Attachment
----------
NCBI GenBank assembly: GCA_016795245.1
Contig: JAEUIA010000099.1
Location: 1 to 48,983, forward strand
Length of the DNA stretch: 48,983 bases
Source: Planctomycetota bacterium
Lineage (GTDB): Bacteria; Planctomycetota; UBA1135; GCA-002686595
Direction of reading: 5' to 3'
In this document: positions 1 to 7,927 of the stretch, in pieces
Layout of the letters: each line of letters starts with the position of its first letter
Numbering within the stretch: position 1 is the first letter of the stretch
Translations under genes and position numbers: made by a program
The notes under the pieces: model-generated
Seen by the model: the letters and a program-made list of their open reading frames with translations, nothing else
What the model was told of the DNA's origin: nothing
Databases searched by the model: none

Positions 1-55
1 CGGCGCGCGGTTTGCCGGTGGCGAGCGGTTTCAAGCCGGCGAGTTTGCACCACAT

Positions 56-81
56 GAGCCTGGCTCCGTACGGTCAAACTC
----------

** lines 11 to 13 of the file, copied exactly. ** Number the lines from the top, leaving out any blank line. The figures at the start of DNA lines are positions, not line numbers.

Translations under genes and position numbers: made by a program
The notes under the pieces: model-generated
Seen by the model: the letters and a program-made list of their open reading frames with translations, nothing else